Williams also got in touch with Lamberti, a homicide detective who works on cold cases, who was "very appreciative of the efforts because they [the LAPD] did not have the resources" for the case, Williams said.

"I was very careful in corresponding with him and did a tremendous amount of research before going forward with any lead to him," Williams said.

After the Dahmer and Wisconsin avenues dried up, Williams proceeded to do a "dive into the gay porn community."

"I've watched gay porn, but knew next to nothing about the industry. ... My gay friends laugh — 'what a tough job, looking at gay porn,'" Williams said. "I'm not a police investigator. I was trying to help Rachel tell an accurate story of Billy's life [for her forthcoming documentary]."

'I almost fell out of bed'
Through the gay pornography connection, Williams discovered a man named Rick Paskay, who around the time of Newton's murder had claimed to be a private investigator looking into it. He was actually "in the gay porn industry for 20 years, which he never disclosed," Williams said, adding that Paskay's real name was Richard Lawrence.

Lawrence had directed a pornographic film, titled "The Devil and Danny Webster," that touted it was "Introducing Billy Houston."

It was in researching Houston that Williams discovered the new star's real name was Darrell Lynn Madden (now Daralyn Madden) who, as it turned out, pleaded guilty to killing a gay man in Oklahoma named Steven Domer as well as Madden's own accomplice in that murder, Bradley Qualls.

The 2007 murder was "just before Halloween," Williams said. "Billy Newton was killed just before Halloween 1990. It said in an article that Darrell Madden had once worked in gay porn as Billy Houston."

Disturbed by the coincidence, Williams looked into Madden's "lengthy criminal record in California," which showed some violent crimes as well as sale of methamphetamine. It was while reading an interview with Madden in a book — "American Honor Killings" by Scott McConnell — that Williams said he "almost fell out of bed."

"I'm reading the book, where he talked about Darrell Madden and he confessed, in the book, to committing murders in L.A. while in the gay porn industry," Williams said. "This really scared me. While he was committing these crimes he was hanging around a skinhead gang as Richy Rich. ... That kind of psychology of identifying as gay during the day then at night going with people who commit crimes against gay people — that's a dangerous level of psychopathy."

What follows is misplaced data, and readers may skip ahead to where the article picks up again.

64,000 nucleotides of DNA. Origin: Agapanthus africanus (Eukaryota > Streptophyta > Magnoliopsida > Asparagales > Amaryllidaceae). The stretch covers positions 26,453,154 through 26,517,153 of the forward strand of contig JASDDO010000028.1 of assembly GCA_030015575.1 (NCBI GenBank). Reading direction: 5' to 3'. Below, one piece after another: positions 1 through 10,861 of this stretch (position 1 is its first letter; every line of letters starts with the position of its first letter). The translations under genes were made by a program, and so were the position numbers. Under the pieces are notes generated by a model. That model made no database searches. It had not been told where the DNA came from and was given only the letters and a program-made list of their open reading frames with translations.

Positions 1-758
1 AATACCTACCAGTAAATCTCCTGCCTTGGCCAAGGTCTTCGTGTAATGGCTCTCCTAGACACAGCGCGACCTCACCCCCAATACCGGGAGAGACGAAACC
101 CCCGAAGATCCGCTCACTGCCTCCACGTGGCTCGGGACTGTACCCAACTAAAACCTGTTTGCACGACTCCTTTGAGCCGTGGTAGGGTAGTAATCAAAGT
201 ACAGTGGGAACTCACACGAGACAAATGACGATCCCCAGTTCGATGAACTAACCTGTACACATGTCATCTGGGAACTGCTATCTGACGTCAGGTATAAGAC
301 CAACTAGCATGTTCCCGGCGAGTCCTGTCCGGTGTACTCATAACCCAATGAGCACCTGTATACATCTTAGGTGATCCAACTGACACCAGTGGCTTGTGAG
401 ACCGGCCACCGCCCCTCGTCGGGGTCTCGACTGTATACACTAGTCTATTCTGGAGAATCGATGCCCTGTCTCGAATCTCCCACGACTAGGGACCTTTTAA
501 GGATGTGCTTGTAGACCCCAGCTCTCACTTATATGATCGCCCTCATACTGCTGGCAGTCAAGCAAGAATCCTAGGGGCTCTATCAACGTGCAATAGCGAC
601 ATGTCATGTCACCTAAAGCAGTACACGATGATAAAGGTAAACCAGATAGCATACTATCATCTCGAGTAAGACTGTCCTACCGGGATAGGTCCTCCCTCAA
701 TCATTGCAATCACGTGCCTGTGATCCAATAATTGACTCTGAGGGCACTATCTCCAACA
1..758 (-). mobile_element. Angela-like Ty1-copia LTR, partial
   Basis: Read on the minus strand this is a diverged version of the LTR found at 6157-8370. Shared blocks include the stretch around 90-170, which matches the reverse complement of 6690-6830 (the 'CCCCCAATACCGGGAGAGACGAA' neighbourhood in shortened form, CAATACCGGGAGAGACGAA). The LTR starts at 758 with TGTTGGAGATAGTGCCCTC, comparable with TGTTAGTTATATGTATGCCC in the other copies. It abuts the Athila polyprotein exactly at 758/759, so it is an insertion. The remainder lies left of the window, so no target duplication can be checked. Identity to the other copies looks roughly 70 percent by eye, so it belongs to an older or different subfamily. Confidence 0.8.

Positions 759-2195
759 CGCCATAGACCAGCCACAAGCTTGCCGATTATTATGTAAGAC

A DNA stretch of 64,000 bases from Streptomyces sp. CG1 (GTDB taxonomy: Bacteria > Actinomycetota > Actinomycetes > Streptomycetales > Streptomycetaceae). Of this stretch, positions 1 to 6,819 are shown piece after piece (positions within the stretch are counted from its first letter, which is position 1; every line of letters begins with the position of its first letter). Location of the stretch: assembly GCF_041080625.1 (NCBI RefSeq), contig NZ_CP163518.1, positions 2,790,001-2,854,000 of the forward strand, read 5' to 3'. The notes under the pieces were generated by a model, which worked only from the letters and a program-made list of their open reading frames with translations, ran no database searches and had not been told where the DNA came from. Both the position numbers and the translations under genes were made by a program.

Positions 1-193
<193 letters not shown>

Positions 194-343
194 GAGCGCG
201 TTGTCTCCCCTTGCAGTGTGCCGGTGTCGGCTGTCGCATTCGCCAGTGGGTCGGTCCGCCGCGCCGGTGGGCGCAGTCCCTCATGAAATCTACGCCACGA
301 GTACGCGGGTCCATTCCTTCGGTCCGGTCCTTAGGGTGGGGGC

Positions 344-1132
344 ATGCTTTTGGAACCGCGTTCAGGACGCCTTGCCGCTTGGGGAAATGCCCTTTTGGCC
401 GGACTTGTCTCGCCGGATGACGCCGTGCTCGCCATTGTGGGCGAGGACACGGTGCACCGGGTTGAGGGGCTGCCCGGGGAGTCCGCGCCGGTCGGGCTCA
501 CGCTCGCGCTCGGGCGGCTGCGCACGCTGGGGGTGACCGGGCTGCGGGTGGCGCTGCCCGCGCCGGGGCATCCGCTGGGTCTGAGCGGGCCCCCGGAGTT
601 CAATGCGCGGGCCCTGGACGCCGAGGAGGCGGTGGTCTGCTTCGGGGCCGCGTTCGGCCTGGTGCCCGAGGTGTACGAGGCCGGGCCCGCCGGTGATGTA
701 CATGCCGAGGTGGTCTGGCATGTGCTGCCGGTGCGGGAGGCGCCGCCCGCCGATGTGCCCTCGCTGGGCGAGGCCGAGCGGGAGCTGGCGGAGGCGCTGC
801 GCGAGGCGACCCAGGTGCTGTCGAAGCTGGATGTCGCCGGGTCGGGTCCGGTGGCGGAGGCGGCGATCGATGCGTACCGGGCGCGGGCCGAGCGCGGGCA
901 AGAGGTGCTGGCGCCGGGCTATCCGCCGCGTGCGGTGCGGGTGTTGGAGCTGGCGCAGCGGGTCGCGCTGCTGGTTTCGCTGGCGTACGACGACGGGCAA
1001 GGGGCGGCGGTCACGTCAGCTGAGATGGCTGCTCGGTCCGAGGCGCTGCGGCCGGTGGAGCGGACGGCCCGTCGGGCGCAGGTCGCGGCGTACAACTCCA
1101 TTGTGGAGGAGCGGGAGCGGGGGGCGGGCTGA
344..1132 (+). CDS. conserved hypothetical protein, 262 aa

Williams said he told Lamberti about the connection.

"He said 'this is the biggest tip in 32 years of this case,'" Williams recalled Lamberti saying.
Lamberti met with Madden, who reportedly confessed to the crime. (An attorney for Madden could not be located.)

"It was so overwhelming," Williams said. "I sobbed. I was also really sad because it drove me back to when I was younger."

Williams said that acts of violence from skinhead biker gangs were common around the time of Newton's murder.

"I learned a lot about the City of Angels at that time," Williams said. "There were a number of attacks and they were largely unreported or not investigated at all. Billy, like a lot of gay men, came here and built their own family systems in Los Angeles, and I'm sure it's true in the Castro as well. Gay men were fighting for our lives at that point with HIV/AIDS, so random street attacks weren't much of a priority."

Williams said Newton may have just been among those unreported, uninvestigated cases. Only his head and feet have ever been recovered — from a dumpster.

He was last seen leaving the Rage nightclub, now Heart, at 8911 Santa Monica Boulevard.
"The reality is it's a miracle they found Billy Newton's remains," Williams said. "It's a chance. A homeless person found his body in a dumpster."

'It's really humbling'
The confession also cleared the name of Marc Rabins, Newton's onetime lover, who had been suspected of the crime.

"He's a victim, too," Williams said. "Marc Rabins had nothing to do with the murder and the police have cleared him of any involvement."

Rabins told the B.A.R. that "not only was I in the Hollywood homicide suspect list, there have been many others that believed I may have been guilty."

"Bill and I were partners for a couple years before he was murdered. We loved each other very much," Rabins stated. "His death changed my life forever. ... Needless to say, I am very grateful for all those who helped justice prevail after 32 long years."

Lamberti said he is grateful for Williams' work on the case.

"The LAPD has four homicide bureaus divvied up throughout the city," Lamberti said. "At our unit we have cold cases dating back to the early 1970s, about 50 years of records. How many are we actually working on at any given time? I try to have a small handful. ... Clark blew me out of the water."

Williams called Lamberti a detective who is "at the top of his profession in one of the foremost departments in the country."

Williams isn't necessarily done with cold case work, either.

"Who knew I had this third act in my life?" he asked. "It's really humbling."

Still, it was the passion for telling Newton's story fairly and compassionately that did the job, Williams said.

"If I'd had any other motivation, it'd never have been solved, frankly," Williams said.

Multiple outlets have reported that the office of Los Angeles District Attorney George Gascón, a former assistant chief of the Los Angeles Police Department who also served as the district attorney of San Francisco, is not filing charges against Madden. It and the Oklahoma Department of Corrections did not respond to a request for comment for this report as of press time.